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  • Josh Vaisman

One Way to Support Extraordinary Veterinary Professionals



“Extraordinary outcomes require extraordinary relationships.”

Several months ago, I began leadership development work with a large veterinary hospital. Open 24 hours a day, with a staff of over 120 people supporting roughly 30 doctors, this is one of the biggest privately owned practices I’ve ever had the honor of working with.


The leadership recognized an opportunity. From the early days of “just a couple docs” and an ultra-close team they had outgrown their culture.


One of the doctor owners, with a kind of vulnerable authenticity that made me want to hug her through the Zoom call, said, “We used to be so close. I used to know everyone so well. Now we’re so big I feel like I hardly know anyone. I miss that connection.”


When they were “small”, building extraordinary connections that fueled extraordinary relationships throughout the team came easy. It was as natural to them as breathing.


This, of course, led to great success. People wanted to work there and brought their best to the worthy, purposeful work they did. Clients felt this and wanted to bring their pets their.


The hospital grew and so did the team.


Eventually, they grew so big the extraordinary connections took a back seat to the workload. Not by fault or intention. Nor by flaw of character.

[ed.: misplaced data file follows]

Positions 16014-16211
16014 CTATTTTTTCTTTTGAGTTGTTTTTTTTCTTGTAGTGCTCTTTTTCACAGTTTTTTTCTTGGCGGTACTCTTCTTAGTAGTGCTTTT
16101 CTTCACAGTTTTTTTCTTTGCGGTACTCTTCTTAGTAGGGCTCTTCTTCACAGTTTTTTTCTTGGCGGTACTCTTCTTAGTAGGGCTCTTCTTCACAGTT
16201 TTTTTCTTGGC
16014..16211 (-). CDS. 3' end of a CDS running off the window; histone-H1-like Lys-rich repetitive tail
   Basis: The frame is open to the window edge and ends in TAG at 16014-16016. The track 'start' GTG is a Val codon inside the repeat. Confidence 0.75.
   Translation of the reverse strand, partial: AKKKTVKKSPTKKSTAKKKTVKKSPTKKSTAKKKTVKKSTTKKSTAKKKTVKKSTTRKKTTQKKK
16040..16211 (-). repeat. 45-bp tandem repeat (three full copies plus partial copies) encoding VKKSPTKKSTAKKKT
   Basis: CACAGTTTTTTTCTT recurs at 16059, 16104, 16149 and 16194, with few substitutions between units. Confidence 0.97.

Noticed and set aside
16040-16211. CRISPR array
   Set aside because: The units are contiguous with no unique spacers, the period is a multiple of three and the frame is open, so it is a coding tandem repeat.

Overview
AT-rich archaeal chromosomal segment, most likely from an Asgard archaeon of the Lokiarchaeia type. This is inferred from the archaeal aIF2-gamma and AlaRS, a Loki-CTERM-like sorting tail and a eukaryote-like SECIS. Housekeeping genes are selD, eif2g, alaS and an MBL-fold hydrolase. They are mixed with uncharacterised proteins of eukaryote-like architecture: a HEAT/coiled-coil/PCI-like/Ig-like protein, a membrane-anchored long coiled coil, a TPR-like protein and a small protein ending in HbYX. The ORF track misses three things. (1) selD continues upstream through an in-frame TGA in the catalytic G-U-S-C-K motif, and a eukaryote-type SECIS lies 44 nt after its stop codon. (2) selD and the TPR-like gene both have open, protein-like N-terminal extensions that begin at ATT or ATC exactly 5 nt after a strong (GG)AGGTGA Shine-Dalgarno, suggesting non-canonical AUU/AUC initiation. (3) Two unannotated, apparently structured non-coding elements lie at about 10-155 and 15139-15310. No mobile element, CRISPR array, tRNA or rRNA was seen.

Sometimes we just fall victim to what feels like overwhelming, unceasing demands.


Then they reached out to Flourish.


Discovery – Connection Still Exists


To plot a path for a journey we must first know where we begin.


With that in mind, we conducted an extensive discovery effort. This included interviews, surveys, and some candid conversations with a variety of folks at the hospital.


We also measured some well-being and job satisfaction metrics.


As a whole, for such a large practice the scores were higher than average. Given the picture the leadership had painted, this was a pleasant surprise. Certainly, there was room for improvement but rather than crossing a chasm, we simply needed to craft a path through a healthy forest.


At Flourish we believe even in darkness, there is always light. Every veterinary professional, every team, every hospital has strengths – areas where they shine. So, our next step was to look for the strengths. And boy did we find one.


In my experience, associate veterinarians often feel lost in the shuffle in large practices. As a result, I tend to see their workplace well-being and satisfaction scores in the lower half.


Not in this practice.


Their associate doctors had scores significantly higher than any other hospital role. In fact, their scores approached what might be called truly excellent.


These were some exceptionally happy, high-functioning veterinarians!


I wanted to understand why. So, I dug deeper. And I found what I was looking for.


The hospital owners, in their words, “take our doctor’s happiness really seriously.” To that end, beyond the fair compensation and medical autonomy, they created an internal mentorship program. Every associate is matched with a mentor. At least once a month they meet, “off the floor but on the clock”, to explore how they can support each other.